Posted 2/10/2011 8:17 PM (GMT -7)
In addition to some other medical issues, I too have scoliosis, though in a different area. You mentioned the sacral and lumbar area, whereas mine is in the cervical-thoracic.
Nevertheless, I want to share my experiences. I'm in my mid 40's and never had any pain from my scoliosis until my later 30's. The scoliosis is fairly mild and I hardly gave it a thought.
But then from routine work around the house, I started to experience pain in my upper back and shooting down my left arm. The pain persisted for a few months until I finally went to see a doctor. He looked at the x-rays and said -- his words -- that I "have the back of a 70-year-old". That is, spurs, disk degeneration etc..
A few months later, I went for an MRI which confirmed what was obvious given the pain -- narrowed neuroforamen, etc..
I have tried quite a bit of PT and chiropracty. Heat, Ice, massage, etc. all help briefly but often the pain is back 30 minutes later. One PT gave me great exercises for my hip problems (from an accident), but I've not found any useful exercises for scolosis. There is, however, a PT method for scoliosis I recently read about "scroth": http://www.schrothmethod.com/ But I couldn't find any local practitioners. It also looks too good to be true.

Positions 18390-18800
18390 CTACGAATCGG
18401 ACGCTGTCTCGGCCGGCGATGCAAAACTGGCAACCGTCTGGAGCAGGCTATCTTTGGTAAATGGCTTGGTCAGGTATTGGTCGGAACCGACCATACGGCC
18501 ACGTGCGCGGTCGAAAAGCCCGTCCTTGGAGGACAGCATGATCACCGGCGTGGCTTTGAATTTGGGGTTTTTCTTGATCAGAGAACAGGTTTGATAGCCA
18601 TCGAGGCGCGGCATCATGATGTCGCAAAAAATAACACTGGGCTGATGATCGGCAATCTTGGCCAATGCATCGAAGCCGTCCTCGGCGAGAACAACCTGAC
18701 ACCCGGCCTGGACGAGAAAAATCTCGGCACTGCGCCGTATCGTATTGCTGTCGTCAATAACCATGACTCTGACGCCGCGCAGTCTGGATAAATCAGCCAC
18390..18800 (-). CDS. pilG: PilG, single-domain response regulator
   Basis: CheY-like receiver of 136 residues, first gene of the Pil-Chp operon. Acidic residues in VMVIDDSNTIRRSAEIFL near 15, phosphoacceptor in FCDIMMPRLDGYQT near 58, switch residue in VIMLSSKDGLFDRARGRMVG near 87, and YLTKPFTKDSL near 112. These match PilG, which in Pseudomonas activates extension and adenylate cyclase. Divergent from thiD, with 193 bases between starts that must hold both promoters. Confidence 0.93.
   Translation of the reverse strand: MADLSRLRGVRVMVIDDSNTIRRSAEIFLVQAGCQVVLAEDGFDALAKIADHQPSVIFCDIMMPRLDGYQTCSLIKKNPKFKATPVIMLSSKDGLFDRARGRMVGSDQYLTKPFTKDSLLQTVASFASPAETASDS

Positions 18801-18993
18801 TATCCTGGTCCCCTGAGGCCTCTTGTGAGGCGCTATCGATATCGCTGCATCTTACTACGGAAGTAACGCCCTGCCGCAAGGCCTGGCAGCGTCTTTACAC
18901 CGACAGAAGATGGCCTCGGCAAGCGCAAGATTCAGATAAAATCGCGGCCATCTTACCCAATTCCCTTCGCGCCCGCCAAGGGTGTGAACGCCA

So, I use Ultram ER 300mg, which has been helpful until lately. For breakthrough, hydrocodone or oxycodone.
Usually, scoliosis pain gets worse with age as the disks continue to degenerate and the nerves face greater impingement.
So, if you haven't seen a doc. who specializes in scoliosis yet, I suggest you see one and discuss your situation. But also, as others have noted, a pain management doctor is quite appropriate. GP's are typically not going to prescribe adequately for chronic pain. They also don't have the expertise. You might have to explore various time-release and break-through combos based upon what side effects you encounter.
Regarding surgery, let me suggest that you be very cautious. Aside from injections, I've not had any surgery on my spine and would only risk it if the pain gets so bad that I'm not able to keep working otherwise (and I thankfully have a job where I can work from home most days). You might want to visit scoliosis.org and look around for discussions of further medical options.
When you talk with your GP to ask for a referral, you may want to bring up the long-term degenerative nature of scoliosis and that you'll need a doctor to address issues of long-term pain management.
Sorry if this is a bit of a ramble -- it has been a bad day.
C4-T4 Scoliosis (disk degeneration, stenosis, narrowed neuroforamen, bone spurs)
RT hip and SI joint damage from car accident
Current meds: Ultram ER 300mg daily, breakthrough - hydrocodone 10-15mg, or oxycodone 5-7.5mg. .5mg ativan as needed for sleep.